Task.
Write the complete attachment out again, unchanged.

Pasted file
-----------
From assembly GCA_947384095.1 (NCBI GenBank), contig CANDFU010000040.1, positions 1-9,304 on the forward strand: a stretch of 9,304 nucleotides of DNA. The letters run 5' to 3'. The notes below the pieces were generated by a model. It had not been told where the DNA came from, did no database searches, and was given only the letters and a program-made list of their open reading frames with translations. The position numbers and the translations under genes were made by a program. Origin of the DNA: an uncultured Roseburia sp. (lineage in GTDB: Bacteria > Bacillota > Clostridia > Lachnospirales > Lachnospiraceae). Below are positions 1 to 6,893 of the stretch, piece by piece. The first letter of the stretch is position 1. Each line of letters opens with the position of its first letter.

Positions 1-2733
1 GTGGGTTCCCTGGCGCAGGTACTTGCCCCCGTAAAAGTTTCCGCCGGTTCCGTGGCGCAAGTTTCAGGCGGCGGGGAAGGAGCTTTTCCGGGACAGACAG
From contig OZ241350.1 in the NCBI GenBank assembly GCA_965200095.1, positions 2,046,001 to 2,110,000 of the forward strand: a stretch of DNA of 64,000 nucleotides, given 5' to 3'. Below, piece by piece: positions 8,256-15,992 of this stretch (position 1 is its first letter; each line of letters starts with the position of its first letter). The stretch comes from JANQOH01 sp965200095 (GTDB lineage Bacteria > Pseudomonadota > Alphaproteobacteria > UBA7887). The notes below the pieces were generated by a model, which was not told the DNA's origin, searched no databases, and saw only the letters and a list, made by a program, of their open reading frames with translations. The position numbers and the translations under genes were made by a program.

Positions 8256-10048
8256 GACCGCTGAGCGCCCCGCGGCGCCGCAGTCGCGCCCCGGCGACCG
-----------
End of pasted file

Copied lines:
From assembly GCA_947384095.1 (NCBI GenBank), contig CANDFU010000040.1, positions 1-9,304 on the forward strand: a stretch of 9,304 nucleotides of DNA. The letters run 5' to 3'. The notes below the pieces were generated by a model. It had not been told where the DNA came from, did no database searches, and was given only the letters and a program-made list of their open reading frames with translations. The position numbers and the translations under genes were made by a program. Origin of the DNA: an uncultured Roseburia sp. (lineage in GTDB: Bacteria > Bacillota > Clostridia > Lachnospirales > Lachnospiraceae). Below are positions 1 to 6,893 of the stretch, piece by piece. The first letter of the stretch is position 1. Each line of letters opens with the position of its first letter.

Positions 1-2733
1 GTGGGTTCCCTGGCGCAGGTACTTGCCCCCGTAAAAGTTTCCGCCGGTTCCGTGGCGCAAGTTTCAGGCGGCGGGGAAGGAGCTTTTCCGGGACAGACAG
From contig OZ241350.1 in the NCBI GenBank assembly GCA_965200095.1, positions 2,046,001 to 2,110,000 of the forward strand: a stretch of DNA of 64,000 nucleotides, given 5' to 3'. Below, piece by piece: positions 8,256-15,992 of this stretch (position 1 is its first letter; each line of letters starts with the position of its first letter). The stretch comes from JANQOH01 sp965200095 (GTDB lineage Bacteria > Pseudomonadota > Alphaproteobacteria > UBA7887). The notes below the pieces were generated by a model, which was not told the DNA's origin, searched no databases, and saw only the letters and a list, made by a program, of their open reading frames with translations. The position numbers and the translations under genes were made by a program.

Positions 8256-10048
8256 GACCGCTGAGCGCCCCGCGGCGCCGCAGTCGCGCCCCGGCGACCG